We arrived at the address for the rental house mid-day on a Saturday. The road that the real estate agent described as reasonable, not requiring four-wheel-drive, was actually a washed-out gravel road at an eighty-degree angle upward, with two dog-legs. We have two Subarus, so we made it alive, but this was not someplace where you wanted to come and go a lot.

When we first entered the house, my wife found a note on the kitchen counter stating “Watch out for the ant infestation. The exterminator was just here. If it gets any worse, call him again.” No phone number provided or clue who the exterminator might be.

The carpenter ants just kept coming. We called the rental realtor, who finally called the exterminator. He came twice over the course of the month, and the ants kept trying to carry him off. He finally said the carpenter ants were in the walls, eating the house, and the only thing he could do was insecticide bomb the place. If he did so, we would have to go somewhere else for three days. We had no place else to go. If we had tried to sleep in the car on that gravel road, we’d have kept sliding out the back.

Then, there was the preponderance of large cob webs, suggesting presence of gigantic spiders. And, did I mention there were bats in the ceiling of the master bedroom? We could hear the scratching of their claws and high-pitched screams as they went in and out through the ceiling vent leading to the master bathroom. Halloween was rapidly approaching, and I began to feel like we were in a slasher movie.

There were also no curtains on any of the kajillion windows provided to reveal the views of the mountains. This included no curtains on the bedroom sliding glass door or large bathroom windows. Each and every night I woke up in the middle of the night, expecting to see a bear, a mountain man, or Freddy Kruger peering in at us.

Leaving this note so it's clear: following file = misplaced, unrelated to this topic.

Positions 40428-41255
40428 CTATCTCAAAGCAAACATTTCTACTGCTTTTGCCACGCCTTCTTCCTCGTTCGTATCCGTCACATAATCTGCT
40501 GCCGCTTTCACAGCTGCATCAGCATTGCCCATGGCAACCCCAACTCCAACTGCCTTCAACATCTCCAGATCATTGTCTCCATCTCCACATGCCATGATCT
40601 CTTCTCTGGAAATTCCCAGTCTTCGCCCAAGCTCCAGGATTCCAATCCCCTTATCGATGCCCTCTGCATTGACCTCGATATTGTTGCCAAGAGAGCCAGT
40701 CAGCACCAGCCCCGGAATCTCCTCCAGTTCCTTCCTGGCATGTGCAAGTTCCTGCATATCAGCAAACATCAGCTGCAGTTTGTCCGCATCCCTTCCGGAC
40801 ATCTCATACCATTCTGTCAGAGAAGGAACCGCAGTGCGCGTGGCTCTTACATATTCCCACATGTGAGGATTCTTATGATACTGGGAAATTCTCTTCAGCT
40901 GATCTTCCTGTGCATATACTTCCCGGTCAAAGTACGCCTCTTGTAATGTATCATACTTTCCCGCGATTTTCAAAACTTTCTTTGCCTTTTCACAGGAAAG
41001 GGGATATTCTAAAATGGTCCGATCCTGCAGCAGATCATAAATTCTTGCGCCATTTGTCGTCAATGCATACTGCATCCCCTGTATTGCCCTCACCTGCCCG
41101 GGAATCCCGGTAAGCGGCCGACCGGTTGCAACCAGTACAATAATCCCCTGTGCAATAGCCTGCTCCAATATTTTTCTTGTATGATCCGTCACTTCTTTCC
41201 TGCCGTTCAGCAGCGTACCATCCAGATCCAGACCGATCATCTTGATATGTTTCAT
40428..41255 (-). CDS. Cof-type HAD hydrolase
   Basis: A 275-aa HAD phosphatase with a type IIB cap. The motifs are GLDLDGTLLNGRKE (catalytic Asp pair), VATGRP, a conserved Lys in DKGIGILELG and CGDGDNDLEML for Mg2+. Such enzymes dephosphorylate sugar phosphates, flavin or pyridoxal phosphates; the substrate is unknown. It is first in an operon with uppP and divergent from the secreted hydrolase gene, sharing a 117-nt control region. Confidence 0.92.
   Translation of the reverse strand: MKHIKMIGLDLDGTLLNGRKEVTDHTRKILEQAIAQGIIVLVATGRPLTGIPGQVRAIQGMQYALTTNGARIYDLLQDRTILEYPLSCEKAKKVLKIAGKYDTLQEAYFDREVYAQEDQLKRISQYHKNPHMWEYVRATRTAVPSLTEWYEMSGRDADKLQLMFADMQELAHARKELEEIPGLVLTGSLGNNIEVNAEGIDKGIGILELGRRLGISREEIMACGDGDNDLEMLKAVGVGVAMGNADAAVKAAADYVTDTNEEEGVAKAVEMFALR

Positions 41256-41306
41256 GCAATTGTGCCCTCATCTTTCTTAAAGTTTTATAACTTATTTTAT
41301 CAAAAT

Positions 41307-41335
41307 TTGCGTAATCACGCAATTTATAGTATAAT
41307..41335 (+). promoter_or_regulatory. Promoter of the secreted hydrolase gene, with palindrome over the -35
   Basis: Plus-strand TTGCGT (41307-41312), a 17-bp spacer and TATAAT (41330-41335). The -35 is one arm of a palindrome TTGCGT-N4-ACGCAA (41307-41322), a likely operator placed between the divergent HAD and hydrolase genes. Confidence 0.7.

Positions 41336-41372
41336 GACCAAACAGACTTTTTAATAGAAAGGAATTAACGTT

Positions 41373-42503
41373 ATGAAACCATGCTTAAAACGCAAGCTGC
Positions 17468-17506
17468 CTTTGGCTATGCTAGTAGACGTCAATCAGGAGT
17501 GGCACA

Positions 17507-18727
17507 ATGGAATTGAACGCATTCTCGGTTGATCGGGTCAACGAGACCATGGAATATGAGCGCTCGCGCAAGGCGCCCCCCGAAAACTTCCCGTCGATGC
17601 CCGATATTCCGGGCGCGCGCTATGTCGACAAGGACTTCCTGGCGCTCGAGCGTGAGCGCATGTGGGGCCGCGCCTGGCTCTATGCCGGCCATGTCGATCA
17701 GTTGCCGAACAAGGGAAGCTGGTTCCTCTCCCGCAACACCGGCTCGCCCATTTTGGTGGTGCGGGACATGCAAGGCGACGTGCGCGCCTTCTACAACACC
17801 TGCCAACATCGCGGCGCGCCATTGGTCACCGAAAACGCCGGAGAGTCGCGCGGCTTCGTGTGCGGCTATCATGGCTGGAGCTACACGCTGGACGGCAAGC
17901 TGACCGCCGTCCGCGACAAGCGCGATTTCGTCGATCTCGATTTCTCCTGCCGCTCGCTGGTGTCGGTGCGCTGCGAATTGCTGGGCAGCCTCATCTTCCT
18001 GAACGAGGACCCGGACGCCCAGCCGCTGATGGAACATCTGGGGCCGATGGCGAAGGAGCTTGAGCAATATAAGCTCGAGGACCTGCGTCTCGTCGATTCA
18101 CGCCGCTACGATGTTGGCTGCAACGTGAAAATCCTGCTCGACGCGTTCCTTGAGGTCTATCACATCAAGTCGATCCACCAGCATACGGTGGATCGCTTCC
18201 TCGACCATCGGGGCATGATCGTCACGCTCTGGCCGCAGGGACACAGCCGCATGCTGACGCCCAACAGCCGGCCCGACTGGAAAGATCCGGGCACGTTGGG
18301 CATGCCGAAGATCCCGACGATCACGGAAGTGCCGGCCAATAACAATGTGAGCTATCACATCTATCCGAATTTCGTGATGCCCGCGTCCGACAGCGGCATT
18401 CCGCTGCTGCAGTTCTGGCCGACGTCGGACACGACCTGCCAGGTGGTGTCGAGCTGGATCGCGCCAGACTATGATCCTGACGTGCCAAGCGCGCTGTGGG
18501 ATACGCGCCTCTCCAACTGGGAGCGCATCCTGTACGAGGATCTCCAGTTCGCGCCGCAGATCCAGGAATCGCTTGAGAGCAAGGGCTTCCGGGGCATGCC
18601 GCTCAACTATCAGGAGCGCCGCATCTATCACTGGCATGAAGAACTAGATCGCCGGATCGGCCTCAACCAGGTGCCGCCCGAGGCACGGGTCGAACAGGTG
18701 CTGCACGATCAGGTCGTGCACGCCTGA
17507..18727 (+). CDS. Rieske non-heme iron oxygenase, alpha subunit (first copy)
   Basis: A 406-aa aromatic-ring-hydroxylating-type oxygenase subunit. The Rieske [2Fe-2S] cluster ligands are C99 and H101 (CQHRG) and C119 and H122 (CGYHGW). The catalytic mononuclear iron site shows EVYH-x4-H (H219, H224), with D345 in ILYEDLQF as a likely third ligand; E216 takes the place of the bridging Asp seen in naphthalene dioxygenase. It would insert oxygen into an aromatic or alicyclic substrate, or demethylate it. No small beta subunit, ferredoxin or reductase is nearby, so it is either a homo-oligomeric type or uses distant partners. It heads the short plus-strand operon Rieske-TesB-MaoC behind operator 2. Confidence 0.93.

The realty rental company was unwilling to offer any help. They ominously told us, “You just need to persevere. It’s that time of year.”

We thought maybe we’d stumbled onto some religious group that worships ants, or bats, or…well…Halloween was approaching. We took this as a sign from God that renting was not a good option for sun-birding.

We are currently in the process of buying a nice little condo in Asheville that is a) not on the highway to hell, b) insect and bat-free and c) had nothing to do with the realtor that rented us that equivalent of the House on Haunted Hill.

We learned several valuable lessons from this experience. I prefer to think of it as research because if makes me feel smart, instead of not smart for getting myself into this mess in the first place. First, if you sun-bird in Florida, it’s a good idea to have a place to flee to when the hurricanes cometh. Second, renting a house can be loads of fun, especially if the realty company throws in lots of extras, like dust, dirt, cobwebs, carpenter ant and bat infestations. So, buy the second place, pick an accessible location and set it up for yourself (you might want to vacuum and dust once in a while too). Third, when a realtor says you don’t need a four-wheel-drive to get to a house with purported mountain views, you should really hear, “Jeep, Land Rover or tank.”

So, where does the ‘no-bird’ thing come in? As mentioned earlier, the story of Goldilocks and the Three Bears included soup that was too cold (Virginia in winter), too hot (Florida in summer) and just right. In geographical terms, the ‘just right’ would include someplace like southern California, where the weather is perfect all the time. That’s the one place we thought of going where we could avoid the snowbird or sunbird thing, and just stay put all year-round, thus ‘no-bird.’ But, I have a friend out in sunny southern California who is always talking about ‘too damned many people’ (translated no-birds), severe draughts, massive fires and earthquakes. Maybe sun-birding isn’t so bad after all. (Please, don’t tell my wife I said that.)

If this article made you laugh, you might enjoy reading PLEASURIA: Take as Directed (Koehler Books). You can buy it on Amazon at                and at bookstores everywhere.